"They are astute operators. They seem to be very, very good at their price-points, what their customers' needs are, what the marketplace dictates," said Joseph Brunini, an independent consultant who was MGM Resorts International's president of marketing and customer development until last year.

"They are definitely customer-oriented and customer-friendly so I think they would be quick to modify if necessary," added Brunini, who has not consulted with Station.

In the Reyes family, the news of their selection was at first misinterpreted.

"My mother thought that Station Casinos wanted us to go cater for them while they were constructing." said Ivan Reyes. "But they wanted us for the casino. She was shocked."

"It's a blessing for us," he added, noting his mother was a factory worker and his father a garbage man when they started the taco truck.

Sarris said he steered Station Casinos executives to La Fondita, which opened in 2003, because he didn't like their initial choices for Mexican fare.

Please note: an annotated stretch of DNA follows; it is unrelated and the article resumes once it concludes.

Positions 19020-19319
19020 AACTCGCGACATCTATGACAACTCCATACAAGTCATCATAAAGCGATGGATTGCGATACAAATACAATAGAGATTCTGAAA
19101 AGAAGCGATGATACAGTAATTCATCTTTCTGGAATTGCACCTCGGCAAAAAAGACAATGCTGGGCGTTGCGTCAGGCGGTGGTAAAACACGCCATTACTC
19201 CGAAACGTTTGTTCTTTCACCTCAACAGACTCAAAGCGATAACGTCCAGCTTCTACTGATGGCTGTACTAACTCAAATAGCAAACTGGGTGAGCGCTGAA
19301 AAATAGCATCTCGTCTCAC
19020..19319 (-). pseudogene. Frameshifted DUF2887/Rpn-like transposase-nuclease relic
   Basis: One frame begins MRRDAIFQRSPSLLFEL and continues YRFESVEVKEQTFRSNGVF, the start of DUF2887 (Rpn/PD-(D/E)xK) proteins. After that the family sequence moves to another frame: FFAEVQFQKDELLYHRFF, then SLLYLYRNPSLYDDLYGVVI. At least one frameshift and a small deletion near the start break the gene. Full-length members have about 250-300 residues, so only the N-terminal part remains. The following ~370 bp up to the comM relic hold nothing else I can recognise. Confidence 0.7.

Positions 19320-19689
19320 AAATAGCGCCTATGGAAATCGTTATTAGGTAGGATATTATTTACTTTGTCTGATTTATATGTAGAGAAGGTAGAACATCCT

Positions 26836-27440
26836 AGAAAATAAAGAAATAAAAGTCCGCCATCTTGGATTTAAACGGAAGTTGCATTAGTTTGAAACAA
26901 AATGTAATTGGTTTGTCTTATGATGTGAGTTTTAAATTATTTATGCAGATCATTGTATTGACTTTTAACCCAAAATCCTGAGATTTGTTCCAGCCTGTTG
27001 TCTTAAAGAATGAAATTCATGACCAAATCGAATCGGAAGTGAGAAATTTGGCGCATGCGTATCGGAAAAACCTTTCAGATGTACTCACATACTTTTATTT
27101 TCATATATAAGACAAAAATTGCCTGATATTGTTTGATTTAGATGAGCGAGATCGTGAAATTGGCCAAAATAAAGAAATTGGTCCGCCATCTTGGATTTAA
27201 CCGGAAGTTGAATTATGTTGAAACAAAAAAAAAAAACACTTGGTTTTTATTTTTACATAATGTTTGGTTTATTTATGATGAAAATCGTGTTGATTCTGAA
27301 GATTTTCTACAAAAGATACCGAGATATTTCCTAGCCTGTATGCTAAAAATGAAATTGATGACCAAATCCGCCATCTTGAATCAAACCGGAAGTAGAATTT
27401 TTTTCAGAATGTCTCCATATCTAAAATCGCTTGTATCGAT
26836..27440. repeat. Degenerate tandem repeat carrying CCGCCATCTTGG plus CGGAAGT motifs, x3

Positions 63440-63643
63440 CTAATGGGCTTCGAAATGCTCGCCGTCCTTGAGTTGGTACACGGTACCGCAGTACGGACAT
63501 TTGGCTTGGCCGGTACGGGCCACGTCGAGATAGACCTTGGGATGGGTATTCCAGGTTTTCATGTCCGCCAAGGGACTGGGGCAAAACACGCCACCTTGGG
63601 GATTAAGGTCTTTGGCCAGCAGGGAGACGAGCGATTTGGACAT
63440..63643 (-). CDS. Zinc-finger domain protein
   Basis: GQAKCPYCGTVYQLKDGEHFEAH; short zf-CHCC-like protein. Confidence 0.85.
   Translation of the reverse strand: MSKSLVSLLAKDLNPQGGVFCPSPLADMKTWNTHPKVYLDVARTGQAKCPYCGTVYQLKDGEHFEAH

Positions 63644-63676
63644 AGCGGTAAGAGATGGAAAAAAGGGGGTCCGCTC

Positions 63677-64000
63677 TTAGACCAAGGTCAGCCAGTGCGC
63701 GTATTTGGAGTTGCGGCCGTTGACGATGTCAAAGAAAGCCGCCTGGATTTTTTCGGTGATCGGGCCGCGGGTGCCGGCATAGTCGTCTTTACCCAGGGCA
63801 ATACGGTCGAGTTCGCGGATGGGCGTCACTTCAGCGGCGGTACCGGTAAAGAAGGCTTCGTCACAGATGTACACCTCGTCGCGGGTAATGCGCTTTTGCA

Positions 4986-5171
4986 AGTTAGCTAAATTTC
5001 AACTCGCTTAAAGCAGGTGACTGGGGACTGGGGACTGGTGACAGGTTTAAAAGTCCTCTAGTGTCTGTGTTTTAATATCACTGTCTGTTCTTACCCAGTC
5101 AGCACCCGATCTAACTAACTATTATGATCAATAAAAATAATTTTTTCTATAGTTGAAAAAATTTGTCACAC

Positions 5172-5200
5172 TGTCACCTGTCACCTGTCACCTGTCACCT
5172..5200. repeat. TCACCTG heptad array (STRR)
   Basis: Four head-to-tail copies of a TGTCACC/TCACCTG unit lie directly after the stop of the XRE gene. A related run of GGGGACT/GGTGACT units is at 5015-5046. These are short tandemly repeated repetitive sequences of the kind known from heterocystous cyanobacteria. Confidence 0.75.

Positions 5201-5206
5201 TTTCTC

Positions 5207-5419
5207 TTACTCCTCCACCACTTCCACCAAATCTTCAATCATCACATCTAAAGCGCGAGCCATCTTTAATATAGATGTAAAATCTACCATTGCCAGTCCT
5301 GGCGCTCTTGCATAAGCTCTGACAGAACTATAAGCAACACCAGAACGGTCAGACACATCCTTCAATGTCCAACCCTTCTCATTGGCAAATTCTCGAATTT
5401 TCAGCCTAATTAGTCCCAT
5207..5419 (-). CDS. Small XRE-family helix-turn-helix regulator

"Finally, I just said to Station's folks, 'Enough is enough; you come with me,'" to La Fondita, he said. "They were blown away and said, 'We'll start negotiations.'"

"It's the kind of thing that makes me feel so good," Sarris said. "They're doing quite well there on Sebastopol Road, I think, but this is going to put them over the top and maybe even let them get a little brand."

He said he had asked that local businesses to be prioritized. When it came to the larger restaurants, he said, "There wasn't anything here that had that kind of ability to deal with that kind of turnover."

"If they could have come up with something, fine," Sarris said, "but those big places have 250 to 300 seats each and they're going to be, I would predict, busier than hell."

(You can reach Staff Writer Jeremy Hay at 521-5212 or jeremy.hay@pressdemocrat.com.)